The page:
When working with PATCH, it’s essential to handle errors gracefully and provide meaningful response codes to the client. Some common HTTP response codes to consider when handling PATCH requests include:

  • 204 No Content: In our case is a successful patch response which indicates that the server has successfully applied the patch, and there’s no need to return the updated resource.
  • 400 Bad Request: The client has provided an invalid patch document or incorrect request format.
  • 409 Conflict: The server cannot apply the patch due to a conflict, such as when the resource has been modified by another user.
  • 412 Precondition Failed: The server cannot apply the patch because a precondition, like an If-Match header, has not been met.

Security Concerns and Mitigations

When implementing PATCH in your APIs, consider the following security concerns and mitigations:

  1. Access Control: Ensure that only authorized users can perform PATCH requests on specific resources. This can be achieved through authentication and authorization mechanisms like OAuth or JSON Web Tokens (JWT).
  2. Input Validation: Validate the patch document and its operations to prevent potential security risks, such as SQL injection or cross-site scripting (XSS) attacks.
  3. Rate Limiting: Implement rate limiting to prevent abuse of your API and protect your server resources from being overwhelmed by too many PATCH requests in a short period.
  4. Logging and Monitoring: Keep detailed logs of PATCH requests and monitor your API for unusual or suspicious activity. This can help detect potential security threats and respond to them promptly.

Performance Considerations

To optimize the performance of your PATCH implementation, consider the following:

  1. Minimize Database Calls: When applying patches to resources, try to minimize the number of database calls required. For example, fetch the resource and apply the patch in memory before saving it back to the database.
  2. Cache-Control: Utilize cache control mechanisms to minimize the impact of PATCH requests on server performance. For instance, use ETag or Last-Modified headers to help clients determine if a resource needs to be updated.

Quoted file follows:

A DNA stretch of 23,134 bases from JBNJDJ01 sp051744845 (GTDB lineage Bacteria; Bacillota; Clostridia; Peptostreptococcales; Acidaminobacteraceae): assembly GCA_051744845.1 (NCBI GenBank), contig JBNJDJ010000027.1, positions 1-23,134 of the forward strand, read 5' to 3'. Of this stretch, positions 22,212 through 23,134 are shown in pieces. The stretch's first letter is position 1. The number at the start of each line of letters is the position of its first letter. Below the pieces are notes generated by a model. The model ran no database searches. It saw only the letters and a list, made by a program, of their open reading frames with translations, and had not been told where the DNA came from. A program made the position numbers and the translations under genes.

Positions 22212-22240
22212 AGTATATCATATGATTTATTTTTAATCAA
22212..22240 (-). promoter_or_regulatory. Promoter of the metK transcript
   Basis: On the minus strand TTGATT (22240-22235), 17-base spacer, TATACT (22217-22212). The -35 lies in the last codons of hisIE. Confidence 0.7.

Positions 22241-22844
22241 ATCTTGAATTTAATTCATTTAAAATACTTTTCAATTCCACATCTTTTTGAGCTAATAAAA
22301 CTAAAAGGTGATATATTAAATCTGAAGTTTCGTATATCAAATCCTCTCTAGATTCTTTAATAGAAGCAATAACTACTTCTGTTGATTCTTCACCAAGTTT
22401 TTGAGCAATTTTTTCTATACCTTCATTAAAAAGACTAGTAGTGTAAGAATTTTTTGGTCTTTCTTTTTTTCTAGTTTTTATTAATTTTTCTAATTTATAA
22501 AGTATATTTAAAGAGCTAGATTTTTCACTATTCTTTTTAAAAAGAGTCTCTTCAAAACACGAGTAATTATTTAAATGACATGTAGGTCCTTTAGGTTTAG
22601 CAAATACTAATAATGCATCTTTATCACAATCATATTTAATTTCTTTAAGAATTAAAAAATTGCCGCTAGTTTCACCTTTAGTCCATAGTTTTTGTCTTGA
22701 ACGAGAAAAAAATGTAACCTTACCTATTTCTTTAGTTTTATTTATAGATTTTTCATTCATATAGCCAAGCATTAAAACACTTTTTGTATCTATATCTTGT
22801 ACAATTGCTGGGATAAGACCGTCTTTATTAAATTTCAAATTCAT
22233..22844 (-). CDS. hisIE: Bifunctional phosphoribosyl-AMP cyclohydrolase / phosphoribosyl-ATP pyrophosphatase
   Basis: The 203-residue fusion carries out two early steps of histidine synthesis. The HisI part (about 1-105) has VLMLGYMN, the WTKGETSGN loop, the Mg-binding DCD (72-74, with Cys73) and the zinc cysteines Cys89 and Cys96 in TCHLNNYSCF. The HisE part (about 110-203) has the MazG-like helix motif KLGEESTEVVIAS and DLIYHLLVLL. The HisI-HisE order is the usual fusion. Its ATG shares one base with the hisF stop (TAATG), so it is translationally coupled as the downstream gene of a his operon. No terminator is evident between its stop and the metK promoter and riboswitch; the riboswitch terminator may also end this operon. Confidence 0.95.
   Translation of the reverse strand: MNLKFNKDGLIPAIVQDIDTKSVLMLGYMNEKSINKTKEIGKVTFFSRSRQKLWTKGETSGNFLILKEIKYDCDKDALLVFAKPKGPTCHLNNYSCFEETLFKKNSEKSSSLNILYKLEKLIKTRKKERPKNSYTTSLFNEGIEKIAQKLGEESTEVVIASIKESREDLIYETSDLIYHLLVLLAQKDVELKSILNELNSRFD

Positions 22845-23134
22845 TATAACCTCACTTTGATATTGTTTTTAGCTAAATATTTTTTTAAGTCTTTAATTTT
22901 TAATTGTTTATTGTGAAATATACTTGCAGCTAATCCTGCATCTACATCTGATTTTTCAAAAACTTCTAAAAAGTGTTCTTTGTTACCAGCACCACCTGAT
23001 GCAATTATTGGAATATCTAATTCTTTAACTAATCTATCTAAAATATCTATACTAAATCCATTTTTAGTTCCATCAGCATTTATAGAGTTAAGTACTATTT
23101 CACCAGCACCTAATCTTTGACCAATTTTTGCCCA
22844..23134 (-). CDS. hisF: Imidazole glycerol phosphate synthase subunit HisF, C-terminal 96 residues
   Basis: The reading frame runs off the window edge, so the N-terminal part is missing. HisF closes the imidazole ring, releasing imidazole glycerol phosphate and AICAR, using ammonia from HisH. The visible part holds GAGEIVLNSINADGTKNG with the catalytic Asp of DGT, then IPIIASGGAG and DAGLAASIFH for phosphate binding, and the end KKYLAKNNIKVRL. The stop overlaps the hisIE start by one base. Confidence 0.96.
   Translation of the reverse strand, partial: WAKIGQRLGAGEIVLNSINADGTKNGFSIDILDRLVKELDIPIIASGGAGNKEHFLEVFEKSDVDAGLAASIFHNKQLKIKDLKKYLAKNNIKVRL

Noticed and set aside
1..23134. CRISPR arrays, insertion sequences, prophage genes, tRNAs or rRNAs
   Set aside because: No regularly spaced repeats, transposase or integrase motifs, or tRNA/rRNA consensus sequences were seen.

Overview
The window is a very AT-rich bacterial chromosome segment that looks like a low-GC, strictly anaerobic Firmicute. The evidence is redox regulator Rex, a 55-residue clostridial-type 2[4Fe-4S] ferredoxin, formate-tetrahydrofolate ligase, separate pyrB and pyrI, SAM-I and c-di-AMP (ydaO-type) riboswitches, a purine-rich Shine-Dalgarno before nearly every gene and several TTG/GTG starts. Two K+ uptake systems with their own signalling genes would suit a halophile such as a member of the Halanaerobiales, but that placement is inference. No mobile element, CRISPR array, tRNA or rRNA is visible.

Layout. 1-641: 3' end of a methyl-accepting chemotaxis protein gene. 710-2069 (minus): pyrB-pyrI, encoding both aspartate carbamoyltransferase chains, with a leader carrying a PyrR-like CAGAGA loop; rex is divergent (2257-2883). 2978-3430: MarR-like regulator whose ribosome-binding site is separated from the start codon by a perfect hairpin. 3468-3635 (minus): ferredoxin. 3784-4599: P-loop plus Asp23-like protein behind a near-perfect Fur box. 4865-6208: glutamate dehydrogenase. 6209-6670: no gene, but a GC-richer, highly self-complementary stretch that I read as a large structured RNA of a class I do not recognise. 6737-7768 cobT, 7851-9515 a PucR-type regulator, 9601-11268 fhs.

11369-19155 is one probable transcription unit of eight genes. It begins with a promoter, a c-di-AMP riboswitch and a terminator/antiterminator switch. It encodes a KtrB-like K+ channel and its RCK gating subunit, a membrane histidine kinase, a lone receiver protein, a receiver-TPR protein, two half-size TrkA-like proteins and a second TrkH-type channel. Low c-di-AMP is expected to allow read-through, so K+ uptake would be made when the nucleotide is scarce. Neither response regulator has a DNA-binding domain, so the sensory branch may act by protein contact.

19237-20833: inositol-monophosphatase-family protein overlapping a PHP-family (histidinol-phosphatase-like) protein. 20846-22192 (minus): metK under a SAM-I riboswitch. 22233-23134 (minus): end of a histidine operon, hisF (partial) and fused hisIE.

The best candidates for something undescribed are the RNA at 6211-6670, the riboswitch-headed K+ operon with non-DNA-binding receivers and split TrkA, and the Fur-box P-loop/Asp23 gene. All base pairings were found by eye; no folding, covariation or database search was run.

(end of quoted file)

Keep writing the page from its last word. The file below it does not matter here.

3. Batch Updates: If your API supports multiple updates in a single request, consider allowing clients to send a batch of patch operations. This can help reduce the number of individual requests and improve overall performance.

Limitations of the HTTP PATCH Method

While the HTTP PATCH method offers several advantages, it’s essential to be aware of its limitations and potential issues when implementing it in your APIs.

Browser Compatibility Issues

One limitation of the PATCH method is that it may not be supported by all browsers or browser versions. Although most modern browsers support PATCH, older browsers or legacy systems may not. Before using PATCH in your web applications, ensure that your target audience’s browsers can handle this method.

Lack of Support in Some APIs and Frameworks

Another limitation is that some APIs, frameworks, or libraries may not support PATCH out-of-the-box. While many popular frameworks provide support for PATCH, others may require additional configuration or custom implementations to handle this method properly.

Before using PATCH in your application, verify that your chosen framework or library supports it, or be prepared to implement custom solutions to handle PATCH requests.

Alternatives to PATCH

In some cases, PATCH may not be the most suitable option for updating resources in your API. Here are a few alternatives to consider:

  1. PUT: The HTTP PUT method can be used to update a resource by replacing its entire representation with a new one. While PUT is idempotent, it may not be as efficient as PATCH for partial updates, as it requires the client to send the entire resource, even if only a small portion has changed.
  2. POST: The HTTP POST method can also be used for updating resources in some scenarios. However, it is generally not recommended for updates, as POST is designed for creating new resources rather than modifying existing ones. Additionally, POST is not idempotent, which can lead to unintended side effects if requests are duplicated or retried.
  3. Custom Update Actions: If neither PATCH nor PUT is suitable for your needs, you may consider implementing custom update actions in your API. This could involve creating specific endpoints for different update operations or using query parameters to specify which fields should be updated.

Tools and Libraries for PATCH Support

Several tools and libraries can help you implement PATCH in your APIs or work with PATCH requests more efficiently. Some examples include:

  1. fast-json-patch: A high-performance library for Node.js that provides support for JSON Patch (RFC 6902) and JSON Merge Patch (RFC 7396).
  2. jsonpatch: A Python library for applying JSON Patches to JSON documents, following the RFC 6902 specification.
  3. Postman: A popular API development and testing tool that allows you to send PATCH requests and test your API endpoints easily.

See Also

HTTP GET vs POST: Discover the Crucial Differences

HTTP POST vs PUT: Discover the Crucial Differences

HTTP GET vs CONNECT: Discover the Crucial Differences

HTTP PUT vs PATCH: Discover the Crucial Differences

HTTP POST VS HEAD: Discover the Crucial Differences